While high grade vesicoureteric reflux (VUR) is associated with kidney damage, there is no evidence that continuous antibiotic prophylaxis in children with this condition is effective in reducing the rate of pyelonephritis recurrence and the incidence of renal damage in children with VUR.131–133 Some of the kidney damage caused by high grade VUR occurs prenatally.134 Even though the incidence of VUR is increased in the siblings and children of those with VUR, there is no evidence that screening for VUR in these subgroups will result in any benefit as the value of identifying and treating VUR is unproven.133 Circumcision reduces the risk of UTI in boys but has a significant complication rate of haemorrhage and infection, so is not recommended routinely to prevent UTIs. However, in boys with recurrent UTI or high grade VUR there may be a possibility of a net clinical benefit from circumcision given this particular subset of boys has a higher chance of UTI recurrence.135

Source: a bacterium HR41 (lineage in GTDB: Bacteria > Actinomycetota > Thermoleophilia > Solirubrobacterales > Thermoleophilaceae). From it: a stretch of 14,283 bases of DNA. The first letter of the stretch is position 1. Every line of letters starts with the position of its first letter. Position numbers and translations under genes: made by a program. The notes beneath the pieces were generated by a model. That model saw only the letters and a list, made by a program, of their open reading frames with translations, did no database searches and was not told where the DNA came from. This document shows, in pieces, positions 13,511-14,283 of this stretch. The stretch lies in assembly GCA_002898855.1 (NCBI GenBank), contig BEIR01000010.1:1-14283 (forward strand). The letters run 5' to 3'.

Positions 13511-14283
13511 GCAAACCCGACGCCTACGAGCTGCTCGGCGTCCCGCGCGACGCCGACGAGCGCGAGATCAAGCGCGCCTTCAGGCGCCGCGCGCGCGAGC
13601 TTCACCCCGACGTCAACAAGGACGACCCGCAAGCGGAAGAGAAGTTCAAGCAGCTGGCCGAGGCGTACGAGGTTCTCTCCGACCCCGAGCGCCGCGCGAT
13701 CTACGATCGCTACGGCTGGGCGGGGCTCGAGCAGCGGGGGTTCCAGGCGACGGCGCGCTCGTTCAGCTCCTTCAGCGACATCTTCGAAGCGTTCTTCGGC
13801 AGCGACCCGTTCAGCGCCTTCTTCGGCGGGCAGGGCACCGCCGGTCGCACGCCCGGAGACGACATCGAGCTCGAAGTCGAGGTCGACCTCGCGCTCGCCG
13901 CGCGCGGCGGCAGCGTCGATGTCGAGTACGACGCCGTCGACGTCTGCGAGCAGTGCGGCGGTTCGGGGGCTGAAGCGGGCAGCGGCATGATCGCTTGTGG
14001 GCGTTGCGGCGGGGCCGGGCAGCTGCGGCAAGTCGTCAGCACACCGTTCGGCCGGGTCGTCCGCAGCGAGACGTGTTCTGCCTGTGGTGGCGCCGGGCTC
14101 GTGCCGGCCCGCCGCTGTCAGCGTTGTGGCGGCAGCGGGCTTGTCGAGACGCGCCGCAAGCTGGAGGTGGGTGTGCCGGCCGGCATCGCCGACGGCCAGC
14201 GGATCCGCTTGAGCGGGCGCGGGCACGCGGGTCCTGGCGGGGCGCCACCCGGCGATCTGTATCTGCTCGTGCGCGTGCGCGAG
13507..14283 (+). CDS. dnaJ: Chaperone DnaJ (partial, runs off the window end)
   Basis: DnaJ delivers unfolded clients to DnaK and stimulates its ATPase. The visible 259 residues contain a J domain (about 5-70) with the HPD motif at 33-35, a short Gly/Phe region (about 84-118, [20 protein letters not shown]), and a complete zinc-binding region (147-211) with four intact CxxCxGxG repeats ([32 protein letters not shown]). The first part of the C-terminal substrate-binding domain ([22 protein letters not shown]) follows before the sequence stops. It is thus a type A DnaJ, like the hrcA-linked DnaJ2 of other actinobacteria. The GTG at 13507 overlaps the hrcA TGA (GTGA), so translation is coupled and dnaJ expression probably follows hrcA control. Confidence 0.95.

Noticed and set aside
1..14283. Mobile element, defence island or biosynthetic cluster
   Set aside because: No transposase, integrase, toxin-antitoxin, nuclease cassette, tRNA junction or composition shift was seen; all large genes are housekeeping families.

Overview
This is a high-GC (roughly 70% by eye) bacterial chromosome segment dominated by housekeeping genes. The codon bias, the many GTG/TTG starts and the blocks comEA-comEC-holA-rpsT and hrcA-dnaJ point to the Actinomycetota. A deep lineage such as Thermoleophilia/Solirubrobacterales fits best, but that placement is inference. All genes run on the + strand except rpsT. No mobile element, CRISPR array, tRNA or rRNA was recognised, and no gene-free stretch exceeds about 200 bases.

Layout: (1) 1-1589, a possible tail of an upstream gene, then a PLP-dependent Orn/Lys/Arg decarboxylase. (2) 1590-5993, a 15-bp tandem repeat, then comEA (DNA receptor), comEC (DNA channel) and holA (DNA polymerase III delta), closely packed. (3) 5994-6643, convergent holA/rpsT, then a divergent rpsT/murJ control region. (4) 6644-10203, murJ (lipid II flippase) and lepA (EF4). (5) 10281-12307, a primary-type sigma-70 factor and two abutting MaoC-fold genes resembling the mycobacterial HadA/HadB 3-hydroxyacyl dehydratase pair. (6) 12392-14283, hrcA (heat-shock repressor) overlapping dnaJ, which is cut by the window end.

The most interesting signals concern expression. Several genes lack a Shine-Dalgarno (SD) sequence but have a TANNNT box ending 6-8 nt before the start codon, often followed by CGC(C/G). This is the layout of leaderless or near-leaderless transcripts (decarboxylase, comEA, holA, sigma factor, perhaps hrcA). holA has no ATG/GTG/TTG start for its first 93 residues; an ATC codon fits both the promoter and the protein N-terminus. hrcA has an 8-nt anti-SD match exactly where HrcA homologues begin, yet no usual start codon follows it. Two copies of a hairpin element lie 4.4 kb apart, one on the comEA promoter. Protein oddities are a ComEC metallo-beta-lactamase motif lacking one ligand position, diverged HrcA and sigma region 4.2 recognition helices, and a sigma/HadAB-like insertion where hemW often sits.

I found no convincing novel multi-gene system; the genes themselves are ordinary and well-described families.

Renal calculi in Aboriginal children are predominantly radiolucent uric acid stones and present on average at 24 months of age, though some have been apparent in children as young as 8 months. They usually occur in the upper renal tract and are rare in children living in urban areas. They have been linked with chronic diarrhoea and environmental induced enteropathy.114,136 There is no evidence linking childhood renal calculi to the higher rates of ESRD seen in Aboriginal and Torres Strait Islander adults.